Variety's Scores

For 1,934 reviews, this publication has graded:
  • 35% higher than the average critic
  • 4% same as the average critic
  • 61% lower than the average critic
On average, this publication grades 8 points lower than other critics. (0-100 point scale)
Average TV Show review score: 57
Highest review score: 100 Five
Lowest review score: 10 The 1/2 Hour News Hour: Season 1
Score distribution:
  1. Mixed: 0 out of 765
  2. Negative: 0 out of 765
765 tv reviews
  1. Goofy, moderately sweet and too rarely funny, it’s a natural thematic companion to “Modern Family,” if not an especially strong one.
  2. Beyond the "Dark Shadows"-type atmosphere, The Gates is blessed with an attractive cast, many of whom have affiliations with past ABC dramas....The question is how long the show can get by on those assets before series creators Grant Scharbo and Richard Hatem shed some serious light on all these things going bump in the night.
  3. Some viewers will no doubt find this intriguing, while others will be quick to dismiss it as overwrought poppycock. Fortunately, the show has Anthony Edwards at its center, bringing a much-needed Hitchcockian Everyman quality to his role as Hank Galliston.
  4. Such extremes are out there, and the series is riveting in a way, if slightly uncomfortable when contemplating that the kids have been innocently drawn into an entertainment that invariably sets up their parents as objects of curiosity and derision.
  5. For every arresting image, there's a lot of wandering around in the overgrown woods, and reason for skepticism as to whether audiences will patiently stick with the show.
  6. The pilot gingerly lays out most of the elements My Own Worst Enemy will need to survive--leaving it to the show to either make its strange case or live down to its name.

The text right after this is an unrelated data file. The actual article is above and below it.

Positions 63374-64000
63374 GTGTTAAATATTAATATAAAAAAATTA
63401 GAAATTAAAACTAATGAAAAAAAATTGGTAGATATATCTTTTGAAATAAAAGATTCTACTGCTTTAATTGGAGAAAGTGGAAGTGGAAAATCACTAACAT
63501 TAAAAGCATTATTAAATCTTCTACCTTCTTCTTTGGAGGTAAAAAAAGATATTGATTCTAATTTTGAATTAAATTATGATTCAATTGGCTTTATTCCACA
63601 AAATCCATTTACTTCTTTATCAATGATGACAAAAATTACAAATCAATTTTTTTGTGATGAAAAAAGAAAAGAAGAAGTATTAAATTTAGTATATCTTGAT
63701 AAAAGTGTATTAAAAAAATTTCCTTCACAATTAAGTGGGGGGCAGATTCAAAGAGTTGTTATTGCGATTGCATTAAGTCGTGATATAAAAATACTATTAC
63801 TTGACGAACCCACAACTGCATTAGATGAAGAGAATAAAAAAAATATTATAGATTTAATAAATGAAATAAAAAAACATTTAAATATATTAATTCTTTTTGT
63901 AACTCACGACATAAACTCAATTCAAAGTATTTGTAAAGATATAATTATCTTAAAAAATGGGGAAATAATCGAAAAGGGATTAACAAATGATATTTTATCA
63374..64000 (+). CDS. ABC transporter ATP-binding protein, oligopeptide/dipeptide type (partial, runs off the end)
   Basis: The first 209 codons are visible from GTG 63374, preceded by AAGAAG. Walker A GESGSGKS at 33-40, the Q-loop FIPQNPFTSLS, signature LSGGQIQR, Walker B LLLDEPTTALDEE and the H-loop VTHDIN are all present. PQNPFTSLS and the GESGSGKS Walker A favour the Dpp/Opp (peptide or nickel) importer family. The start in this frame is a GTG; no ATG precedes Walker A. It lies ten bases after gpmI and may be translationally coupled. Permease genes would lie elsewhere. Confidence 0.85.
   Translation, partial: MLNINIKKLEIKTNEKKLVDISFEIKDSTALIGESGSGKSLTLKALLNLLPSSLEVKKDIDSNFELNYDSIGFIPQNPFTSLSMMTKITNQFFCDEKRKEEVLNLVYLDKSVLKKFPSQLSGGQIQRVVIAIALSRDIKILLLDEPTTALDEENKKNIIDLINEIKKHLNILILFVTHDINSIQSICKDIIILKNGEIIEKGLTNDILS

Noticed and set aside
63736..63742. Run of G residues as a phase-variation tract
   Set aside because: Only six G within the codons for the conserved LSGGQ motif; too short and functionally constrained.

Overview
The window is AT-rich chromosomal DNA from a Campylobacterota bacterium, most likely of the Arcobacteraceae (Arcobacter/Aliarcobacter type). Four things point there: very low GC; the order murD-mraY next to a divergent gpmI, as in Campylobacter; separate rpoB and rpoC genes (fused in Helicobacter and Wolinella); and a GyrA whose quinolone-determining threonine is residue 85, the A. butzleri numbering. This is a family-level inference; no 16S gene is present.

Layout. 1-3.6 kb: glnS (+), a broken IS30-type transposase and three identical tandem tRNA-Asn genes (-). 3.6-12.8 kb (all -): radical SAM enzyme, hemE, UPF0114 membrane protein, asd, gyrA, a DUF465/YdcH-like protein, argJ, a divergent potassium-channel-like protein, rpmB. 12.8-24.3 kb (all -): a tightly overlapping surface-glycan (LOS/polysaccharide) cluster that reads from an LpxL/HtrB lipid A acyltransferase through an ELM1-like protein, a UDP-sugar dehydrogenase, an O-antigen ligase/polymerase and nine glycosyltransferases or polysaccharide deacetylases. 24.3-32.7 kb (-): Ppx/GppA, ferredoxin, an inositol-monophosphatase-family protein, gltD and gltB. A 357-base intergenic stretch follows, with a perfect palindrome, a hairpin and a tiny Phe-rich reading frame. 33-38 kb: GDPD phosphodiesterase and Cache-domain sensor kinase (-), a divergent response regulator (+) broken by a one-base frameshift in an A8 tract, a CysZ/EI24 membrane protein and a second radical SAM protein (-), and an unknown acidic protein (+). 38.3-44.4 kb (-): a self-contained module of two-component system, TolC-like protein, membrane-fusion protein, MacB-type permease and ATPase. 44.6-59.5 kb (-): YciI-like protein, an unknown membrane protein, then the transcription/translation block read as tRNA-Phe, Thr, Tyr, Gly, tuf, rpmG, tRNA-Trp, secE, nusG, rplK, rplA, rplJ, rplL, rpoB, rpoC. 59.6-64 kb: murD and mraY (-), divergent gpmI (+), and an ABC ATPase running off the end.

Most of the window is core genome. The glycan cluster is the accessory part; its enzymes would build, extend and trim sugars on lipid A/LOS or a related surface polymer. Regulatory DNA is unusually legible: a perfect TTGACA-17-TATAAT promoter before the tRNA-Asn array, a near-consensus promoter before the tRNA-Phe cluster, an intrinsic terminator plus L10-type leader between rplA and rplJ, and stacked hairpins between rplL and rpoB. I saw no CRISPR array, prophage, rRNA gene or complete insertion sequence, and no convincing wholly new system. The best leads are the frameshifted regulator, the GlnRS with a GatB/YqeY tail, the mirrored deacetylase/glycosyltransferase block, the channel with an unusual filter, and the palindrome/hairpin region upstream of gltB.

7. The Quest doesn’t entirely dodge the obvious potential for cheese, but the surprisingly impressive production values help keep things on the right side of ridiculous.
  8. Viewed charitably, the series isn't bad as a sort-of "Dallas" knockoff, though it's worth noting TNT's rebooted "Dallas" covers similar territory in a more satisfying manner.
  9. As presented, it’s moderately suspenseful but also an awfully dry, unimaginative approach to the story, with McCormack’s personality and natural sense of humor completely lost in this straightforward cop role, and Davidovich burdened by Frankenstein makeup. Barr, at least, is convincing as the ladies man with a dark streak, however familiar that might be.
  10. "Friday Night Lights" ultimately feels like one of those family programs middle America and conservatives pine for that too few of them actually bother to watch -- a portrait of decent, God-fearing folks wringing joy from America's game as an escape from their hardscrabble lives.
  11. It’s generally interesting, but seldom digs farther than skin-deep.
  12. While the first couple of episodes don’t reveal much in terms of who within this group really has the right stuff, who knows, Funny Girls might even advance a few careers in the process of creating drama--the irony being that the show is at its best, or at least most relatable, in those exchanges where its characters let their guard down just enough to actually stop working at being funny.
    • 65 Metascore
    • 60 Critic Score
    There's something intriguing about a summer show that is at once too complicated in storytelling and too simplistic in aesthetics to comfortably mesh with CBS' flashy procedural-stacked lineup.